Kaikoura Whale Watching: The Ultimate Guide

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One of our favorite things to do is get up close and personal with any species of whale that happens to frequent the waters we are visiting. When we first started making our plans to visit New Zealand, we knew without a doubt that Kaikoura whale watching would be on our list of adventures.

We knew that this would be the place to have an amazing whale experience.

Prior to our travels in New Zealand, we had been spoiled by being able to go whale watching on a RIB boat in Maui. When you visit Maui in the spring, the water surrounding the islands in like whale soup.

Needless to say, the couple of whale watches I have been on since that has been slightly disappointing; either with no whale sightings or with whales being too far away to actually watch.

Being able to have cool sightings and interactions is something that is important to me if I am going to go out on a whale watch and we actually see whales, I want to be close enough to observe and photograph them.

That said, I do know that whales are wild animals and they come and go as they please. Every time we get a sighting, it’s a blessing. 

Don’t leave home without: Lonely Planet New Zealand (Travel Guide)

Kaikoura Whale Watching

History of Kaikoura 

Kaikoura has a history that is inseparable from the sea. The first people to settle here were the Maori, who arrived from the 14th century onwards. The name Kaikoura is derived from the local words for Crayfish, and the Maori settled here to fish, relying on the ocean for their survival, a fact which has, in many respects changed little over the centuries since.

Captain Cook was the first European to chart the region when he passed by Kaikoura in 1770 on his voyage of ‘discovery’ in the Endeavour. The Maori’s had, of course, discovered the area centuries previously, but that didn’t stop Europeans from beginning to settle the area too.

Because of the vast numbers of whales that passed by throughout the year, Kaikoura quickly became a whaling station when European colonization began, as whalers flocked here to take advantage of the passing animals.

Numbers dwindled, and species became threatened, but whaling eventually stopped and has in a sense been replaced here by tourism instead, as visitors are given the opportunity to get up close to these wonderful creatures with the help of the locals who know their habits and the waters around Kaikoura.

As long as the whales are looked after, and tourism here remains responsible, then both the wildlife and the people of Kaikoura look set for a bright future.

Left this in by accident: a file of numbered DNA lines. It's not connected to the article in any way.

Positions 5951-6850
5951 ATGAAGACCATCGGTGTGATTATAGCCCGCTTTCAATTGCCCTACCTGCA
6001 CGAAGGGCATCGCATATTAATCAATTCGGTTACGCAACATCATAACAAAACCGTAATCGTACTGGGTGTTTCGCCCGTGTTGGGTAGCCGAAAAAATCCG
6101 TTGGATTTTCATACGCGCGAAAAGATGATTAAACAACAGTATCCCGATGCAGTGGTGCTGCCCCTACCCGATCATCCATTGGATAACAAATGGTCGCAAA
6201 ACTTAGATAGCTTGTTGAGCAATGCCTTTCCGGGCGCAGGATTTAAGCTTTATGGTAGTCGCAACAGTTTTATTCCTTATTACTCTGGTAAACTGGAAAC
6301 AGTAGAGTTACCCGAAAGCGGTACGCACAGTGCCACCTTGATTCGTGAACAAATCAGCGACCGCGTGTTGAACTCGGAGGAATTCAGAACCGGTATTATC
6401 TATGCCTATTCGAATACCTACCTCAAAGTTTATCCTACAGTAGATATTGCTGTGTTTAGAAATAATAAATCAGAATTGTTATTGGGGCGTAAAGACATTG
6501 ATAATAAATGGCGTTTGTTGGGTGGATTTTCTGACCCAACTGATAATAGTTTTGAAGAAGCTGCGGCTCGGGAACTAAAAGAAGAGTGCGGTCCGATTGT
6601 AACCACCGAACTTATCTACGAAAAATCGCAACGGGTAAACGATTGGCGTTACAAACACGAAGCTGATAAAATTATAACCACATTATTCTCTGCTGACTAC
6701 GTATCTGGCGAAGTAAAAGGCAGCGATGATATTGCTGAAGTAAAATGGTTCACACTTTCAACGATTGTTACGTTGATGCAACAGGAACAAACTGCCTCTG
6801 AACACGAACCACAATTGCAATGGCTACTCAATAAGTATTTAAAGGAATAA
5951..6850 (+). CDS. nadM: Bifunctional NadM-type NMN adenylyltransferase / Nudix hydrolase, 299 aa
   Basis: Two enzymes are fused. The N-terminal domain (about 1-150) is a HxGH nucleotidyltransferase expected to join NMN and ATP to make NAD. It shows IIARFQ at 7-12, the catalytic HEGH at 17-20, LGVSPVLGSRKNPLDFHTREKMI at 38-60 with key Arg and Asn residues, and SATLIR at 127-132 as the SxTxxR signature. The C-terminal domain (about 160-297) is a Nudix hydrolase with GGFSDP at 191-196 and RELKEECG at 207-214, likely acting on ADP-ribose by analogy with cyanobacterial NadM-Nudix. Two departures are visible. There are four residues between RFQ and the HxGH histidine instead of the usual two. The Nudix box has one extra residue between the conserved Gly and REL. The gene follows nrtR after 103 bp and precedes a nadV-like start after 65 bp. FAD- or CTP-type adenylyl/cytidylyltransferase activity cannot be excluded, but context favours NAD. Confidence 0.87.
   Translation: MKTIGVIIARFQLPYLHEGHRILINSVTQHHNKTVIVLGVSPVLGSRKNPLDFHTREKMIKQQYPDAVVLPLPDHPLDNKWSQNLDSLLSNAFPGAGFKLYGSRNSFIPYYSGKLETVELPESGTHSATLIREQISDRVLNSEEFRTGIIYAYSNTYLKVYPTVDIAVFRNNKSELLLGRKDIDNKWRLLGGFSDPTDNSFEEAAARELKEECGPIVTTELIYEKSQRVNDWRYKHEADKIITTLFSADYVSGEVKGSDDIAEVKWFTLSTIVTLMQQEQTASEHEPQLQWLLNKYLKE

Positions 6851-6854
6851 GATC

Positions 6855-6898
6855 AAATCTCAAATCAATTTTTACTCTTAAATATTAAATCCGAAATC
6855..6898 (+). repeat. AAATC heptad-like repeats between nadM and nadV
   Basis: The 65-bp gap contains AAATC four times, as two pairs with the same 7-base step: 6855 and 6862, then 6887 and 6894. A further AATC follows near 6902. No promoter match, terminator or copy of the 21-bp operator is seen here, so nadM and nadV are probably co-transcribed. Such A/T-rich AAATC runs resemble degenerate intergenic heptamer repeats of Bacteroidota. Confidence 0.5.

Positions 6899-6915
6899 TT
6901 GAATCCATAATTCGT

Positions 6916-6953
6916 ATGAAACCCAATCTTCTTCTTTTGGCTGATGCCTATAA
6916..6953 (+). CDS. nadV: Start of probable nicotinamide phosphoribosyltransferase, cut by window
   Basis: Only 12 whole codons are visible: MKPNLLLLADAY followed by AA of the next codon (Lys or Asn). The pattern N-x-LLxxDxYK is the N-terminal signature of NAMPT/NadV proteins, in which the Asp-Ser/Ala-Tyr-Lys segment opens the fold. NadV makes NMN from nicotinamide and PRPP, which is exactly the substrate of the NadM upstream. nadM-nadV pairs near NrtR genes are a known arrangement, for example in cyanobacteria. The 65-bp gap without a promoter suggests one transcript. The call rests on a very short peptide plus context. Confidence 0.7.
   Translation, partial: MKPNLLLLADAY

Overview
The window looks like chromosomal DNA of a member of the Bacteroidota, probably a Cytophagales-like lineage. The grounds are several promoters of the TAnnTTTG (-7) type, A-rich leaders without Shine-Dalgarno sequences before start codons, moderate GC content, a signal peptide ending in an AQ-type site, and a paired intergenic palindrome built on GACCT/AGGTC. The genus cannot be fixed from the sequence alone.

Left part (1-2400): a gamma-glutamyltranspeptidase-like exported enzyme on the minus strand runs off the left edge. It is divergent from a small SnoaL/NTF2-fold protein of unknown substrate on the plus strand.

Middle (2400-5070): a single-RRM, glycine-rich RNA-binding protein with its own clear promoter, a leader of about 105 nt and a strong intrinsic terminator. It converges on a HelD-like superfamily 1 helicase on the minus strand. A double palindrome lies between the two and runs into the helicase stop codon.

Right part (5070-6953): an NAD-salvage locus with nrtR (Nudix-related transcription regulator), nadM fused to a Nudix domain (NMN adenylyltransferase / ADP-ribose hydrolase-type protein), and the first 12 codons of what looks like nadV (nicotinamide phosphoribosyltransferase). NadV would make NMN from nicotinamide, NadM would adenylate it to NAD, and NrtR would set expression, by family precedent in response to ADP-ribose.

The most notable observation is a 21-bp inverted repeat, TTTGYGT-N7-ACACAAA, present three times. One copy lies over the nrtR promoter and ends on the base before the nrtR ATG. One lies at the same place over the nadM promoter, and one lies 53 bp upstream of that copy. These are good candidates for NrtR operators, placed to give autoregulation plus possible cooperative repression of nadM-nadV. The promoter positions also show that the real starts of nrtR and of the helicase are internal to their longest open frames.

Kaikoura Whale Watching

Our Kaikoura Whale Watching Experience

We arrived at the station on time and were seated in a room where we were given a very thorough and understandable safety briefing. They explained to us about the kinds of whales that frequent their waters and other marine life that we may get a chance to spot while on our tour that day.

This included Sperm Whales, Orcas, Humpback Whales, Dusky Dolphins, Hector Dolphins, Albatross and a variety of other birdlife.

At that point, we were whisked from the station into a bus and traveling across town to the other side of the peninsula to board our boat. Each boat that is owned by Whale Watch Kaikoura is custom made so that everyone is able to view the whales.

They are also fast, which means you spend more time with the whales and less time trying to find them.

This alone thrilled me. There is nothing worse than spending more than half of your allotted tour time trying to find them only to be told you have a total of 5 minutes with them.

Things were looking good on this tour and I was impressed with how they loaded and boarded what I thought would be too many people. We were all seated inside the boat and once we left the marina, our Maori guides told us stories about the whales and what they meant to the local and indigenous people of Kaikoura.

It is interesting that Kaikoura was founded as a whaling station and today the whales are part of their marine reserve.

Before too long we located our first whale. Because some of the young adolescent Sperm Whales are permanent residences to Kaikoura, they are known by name. We were graced with the presence of the famous Tiaki. He is the most viewed whale in Kaikoura.

Once they located the whale and began to slow down, they told us we could leave our seats. I expected a mad dash with shoving. The reality is there was a small mad dash, who isn’t excited to see whales?

But it turned out that most of the time on the boat I didn’t really notice there were so many other people. The boat really is designed for everyone to have an unobstructed view of his or her own.